Saturday, January 1, 2011

Before the spoons and hearts...

Not too much has happened in the last week and a half. Mostly just going to the health center and studying kmai. I think by the end of last week I started getting really worried about not having enough people to talk to me regularly. The family I live with is awesome, but the girls are really shy around me and my host parents are not the most talkative. Talking to students and kids is good and fun, but eventually I really felt the need to seek out adults to speak to. Adults that won't giggle after every sentence, cover their mouths when they speak, spend 5 minutes debating about what to ask. So, I took a long bike ride to some villages and I stopped anytime anyone showed any interest in me. Anyone that was standing by the side of the road got to have a conversation with me too whether they wanted to or not. I felt desperate for someone to talk to. I think I met some good friends. I also had a horde of kids around me. Usually hordes of children are insane, but for some reason I have a calming effect on kids here. They don't run away and scream. They also don't run around me in circles yelling like kids tend to do. I pushed some kids on a pair of tire swings (awesome!) and then I sat on a bench. I even read a page in "Mountains Beyond Mountains" to them and they listened, quietly. They had no idea what I was saying but they listened. I asked questions and they answered. They asked and I answered. It was perfectly adult of them. Then we walked home together, or rather I walked them home. Two of the boys did stop to pee before we got to their houses though.

One of the boys had a bookbag on with Disney princesses on the back. Sometimes the rules are different and it's a good thing. I see commune chiefs, tough old grandpas, with notebooks and folders that have baby Winnie the Pooh on them. Men wear pink here all the time and they look good in it. But maybe this lack of commercial gender lines ends here. In most other aspects of society, gender roles in Cambodia are as strict as any other society if not stricter. Clothes for example, are fairly regulated. The school uniform for girls is a long traditional K'mai skirt. The skirt is fairly restricting, though girls still manage to play badminton in them, and extremely hot. Female teachers also have to wear these skirts. For formal occasions, like ceremonies or weddings, women also have to wear a long skirt. During the day to day, women typically can't wear anything that shows their shoulders and most shorts are past the knee. No one in my village, outside of my host family, has seen my shoulders. The casual wear for men can be pretty much anything, except maybe a traditional skirt. Men can walk around in their underwear or typically they tie a scarf, called a kroma, and essentially make a short skirt. Their formal wear is the same for any event or job, a collar shirt and long pants. It's not that wearing skirts is intrinsically bad or good. Pants can be sweaty and hot too. It's just the lack of choice in the matter. So now I'm going to go on a tangent about Feminism and you can skip it if that's a word that offends you for some reason, or if it offends you maybe you really should read this next part.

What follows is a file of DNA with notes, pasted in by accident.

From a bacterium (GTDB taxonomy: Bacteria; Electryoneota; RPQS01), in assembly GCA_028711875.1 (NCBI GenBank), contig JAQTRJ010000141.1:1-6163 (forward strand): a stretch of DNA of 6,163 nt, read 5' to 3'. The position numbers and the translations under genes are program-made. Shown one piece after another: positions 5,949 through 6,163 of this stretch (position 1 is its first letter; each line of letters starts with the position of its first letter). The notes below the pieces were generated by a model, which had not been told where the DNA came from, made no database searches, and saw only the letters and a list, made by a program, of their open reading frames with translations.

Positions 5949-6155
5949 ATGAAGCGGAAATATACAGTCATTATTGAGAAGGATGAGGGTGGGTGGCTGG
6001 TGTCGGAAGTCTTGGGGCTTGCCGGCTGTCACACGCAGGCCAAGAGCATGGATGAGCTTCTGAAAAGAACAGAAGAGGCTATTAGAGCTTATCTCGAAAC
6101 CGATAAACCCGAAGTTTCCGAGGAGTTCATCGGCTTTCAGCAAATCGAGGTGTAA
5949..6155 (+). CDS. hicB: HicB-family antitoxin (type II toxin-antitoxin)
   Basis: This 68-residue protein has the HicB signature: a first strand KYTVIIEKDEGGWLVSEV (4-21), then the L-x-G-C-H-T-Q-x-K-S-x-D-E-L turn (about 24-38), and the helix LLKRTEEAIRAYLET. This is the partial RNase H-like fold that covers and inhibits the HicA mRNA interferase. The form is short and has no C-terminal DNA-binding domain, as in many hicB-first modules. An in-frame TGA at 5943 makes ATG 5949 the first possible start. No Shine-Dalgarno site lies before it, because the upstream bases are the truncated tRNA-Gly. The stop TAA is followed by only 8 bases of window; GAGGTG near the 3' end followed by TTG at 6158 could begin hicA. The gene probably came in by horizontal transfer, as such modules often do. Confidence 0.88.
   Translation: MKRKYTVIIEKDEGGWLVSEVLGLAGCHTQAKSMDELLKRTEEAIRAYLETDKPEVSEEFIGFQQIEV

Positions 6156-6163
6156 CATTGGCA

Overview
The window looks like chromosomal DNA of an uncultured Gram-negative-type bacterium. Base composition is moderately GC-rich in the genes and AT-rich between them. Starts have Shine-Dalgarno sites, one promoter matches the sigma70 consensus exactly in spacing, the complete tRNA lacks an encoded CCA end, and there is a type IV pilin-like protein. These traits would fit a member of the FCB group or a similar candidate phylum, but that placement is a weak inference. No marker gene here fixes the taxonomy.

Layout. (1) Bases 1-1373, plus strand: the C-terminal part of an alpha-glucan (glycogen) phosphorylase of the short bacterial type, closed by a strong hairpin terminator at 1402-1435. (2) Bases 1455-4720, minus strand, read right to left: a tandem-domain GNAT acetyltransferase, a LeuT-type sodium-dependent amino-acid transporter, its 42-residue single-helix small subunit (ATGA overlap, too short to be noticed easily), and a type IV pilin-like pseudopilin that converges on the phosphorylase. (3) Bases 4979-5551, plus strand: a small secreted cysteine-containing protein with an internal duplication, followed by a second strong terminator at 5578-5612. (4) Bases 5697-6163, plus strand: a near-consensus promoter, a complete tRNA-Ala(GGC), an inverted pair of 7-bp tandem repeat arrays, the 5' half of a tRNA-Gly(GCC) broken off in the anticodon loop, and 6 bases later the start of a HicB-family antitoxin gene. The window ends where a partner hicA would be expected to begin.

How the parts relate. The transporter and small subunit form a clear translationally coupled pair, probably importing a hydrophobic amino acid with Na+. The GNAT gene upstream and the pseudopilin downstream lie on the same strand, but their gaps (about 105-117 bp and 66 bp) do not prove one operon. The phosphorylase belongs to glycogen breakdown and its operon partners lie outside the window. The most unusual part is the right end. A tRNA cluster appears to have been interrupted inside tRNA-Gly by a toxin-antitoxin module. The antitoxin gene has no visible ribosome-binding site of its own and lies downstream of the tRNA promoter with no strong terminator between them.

For me feminism was always about choice. It was about letting people have the ability to make decisions for themselves. It's not about having all women work in offices or having all women wear pants. Either of those ultimatums is decidely unfeminist according to my opinion. To me 'the fight' is to let women decide if they want to be stay at home moms or high powered CEOs or both if they can do it. It's also about giving that choice to men. That's really what equality is in my mind. It's that everyone gets the ability to make the same number of choices. I think Feminism, in this generation, is molded by the individual. You can make your own version of feminism. What does that word mean to you? I think a big reason for why so many people recoil from the term is because it was such a powerful movement in the past and it created a lot of change. As a consequence, it became defined by the changes that were made in Feminism's name. But really, the original intention was to give women the choice. Telling stay at home moms to become CEOs was a necessary part of that change, at the time, because all women were stay at home moms. I haven't studied the history of feminism in depth and I couldn't give you any references, but I do know women that are veritably scared of the word "Feminism" and I really wish that they weren't. I really wish that everyone that jumps at the word would just take a minute and ask themselves why. Why do they label certain people as Feminists and think it's a negative label? For me a Feminist is someone that believes in women.A Feminist doesn't have a mold they want to push women into. They trust women to make their own decisions. When I look at women in Cambodia I see strong women. Women who are the pillars of their families. All I want to let them know is that they have a choice in what they wear, what they do, what they hope and dream. I also see strong men, who are under a lot of other pressures that I won't go into. But I want them to know that they have those same choices too. It takes everyone to make these changes work. I know there's a lot left unsaid on this topic, you could write pages and pages arguing. I know that, in a way, this is an idealist's point of view, but I believe in it anyway.

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